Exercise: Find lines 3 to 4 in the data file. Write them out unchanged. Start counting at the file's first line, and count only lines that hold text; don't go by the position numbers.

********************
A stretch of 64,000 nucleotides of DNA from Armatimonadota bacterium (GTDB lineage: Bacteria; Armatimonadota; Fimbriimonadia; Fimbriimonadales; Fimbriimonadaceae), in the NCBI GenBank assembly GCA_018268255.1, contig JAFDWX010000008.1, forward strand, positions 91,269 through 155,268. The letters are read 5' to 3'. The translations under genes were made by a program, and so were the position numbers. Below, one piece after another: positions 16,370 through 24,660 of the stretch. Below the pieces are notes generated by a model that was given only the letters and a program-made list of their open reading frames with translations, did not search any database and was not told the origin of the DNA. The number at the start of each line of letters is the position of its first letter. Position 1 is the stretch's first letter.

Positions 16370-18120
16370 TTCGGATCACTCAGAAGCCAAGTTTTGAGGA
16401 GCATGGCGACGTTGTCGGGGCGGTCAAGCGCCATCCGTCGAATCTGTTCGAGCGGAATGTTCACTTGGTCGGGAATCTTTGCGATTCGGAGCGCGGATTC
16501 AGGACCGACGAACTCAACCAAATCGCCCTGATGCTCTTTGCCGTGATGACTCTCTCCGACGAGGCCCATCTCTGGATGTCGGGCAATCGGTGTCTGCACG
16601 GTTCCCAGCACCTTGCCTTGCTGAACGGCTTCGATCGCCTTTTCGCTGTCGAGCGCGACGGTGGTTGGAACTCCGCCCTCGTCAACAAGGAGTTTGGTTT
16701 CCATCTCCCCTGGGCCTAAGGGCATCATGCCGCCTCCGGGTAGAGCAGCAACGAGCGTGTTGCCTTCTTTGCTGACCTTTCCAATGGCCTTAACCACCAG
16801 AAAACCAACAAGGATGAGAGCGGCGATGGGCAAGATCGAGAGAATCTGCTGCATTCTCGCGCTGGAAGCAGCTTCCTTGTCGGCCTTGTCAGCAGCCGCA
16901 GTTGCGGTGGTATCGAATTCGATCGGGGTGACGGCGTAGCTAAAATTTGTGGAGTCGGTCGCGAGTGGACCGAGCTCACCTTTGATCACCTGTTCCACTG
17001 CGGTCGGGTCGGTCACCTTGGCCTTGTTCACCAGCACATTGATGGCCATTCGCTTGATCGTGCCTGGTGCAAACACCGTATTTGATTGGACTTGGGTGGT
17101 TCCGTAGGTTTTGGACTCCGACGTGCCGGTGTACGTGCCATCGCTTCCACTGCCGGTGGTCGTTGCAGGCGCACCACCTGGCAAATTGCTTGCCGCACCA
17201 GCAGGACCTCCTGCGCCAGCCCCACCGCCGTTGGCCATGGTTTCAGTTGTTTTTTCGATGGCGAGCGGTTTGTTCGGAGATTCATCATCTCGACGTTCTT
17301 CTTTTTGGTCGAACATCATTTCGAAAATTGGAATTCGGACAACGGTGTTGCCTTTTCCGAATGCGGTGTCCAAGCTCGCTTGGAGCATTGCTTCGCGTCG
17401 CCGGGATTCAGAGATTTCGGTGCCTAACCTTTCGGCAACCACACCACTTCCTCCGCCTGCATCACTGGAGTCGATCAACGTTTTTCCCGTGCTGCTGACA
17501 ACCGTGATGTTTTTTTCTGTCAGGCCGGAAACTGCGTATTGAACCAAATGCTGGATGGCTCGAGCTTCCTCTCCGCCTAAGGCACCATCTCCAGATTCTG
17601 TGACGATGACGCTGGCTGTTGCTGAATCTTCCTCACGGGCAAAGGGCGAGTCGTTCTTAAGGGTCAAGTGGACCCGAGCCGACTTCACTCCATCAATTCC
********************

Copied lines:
16370 TTCGGATCACTCAGAAGCCAAGTTTTGAGGA
16401 GCATGGCGACGTTGTCGGGGCGGTCAAGCGCCATCCGTCGAATCTGTTCGAGCGGAATGTTCACTTGGTCGGGAATCTTTGCGATTCGGAGCGCGGATTC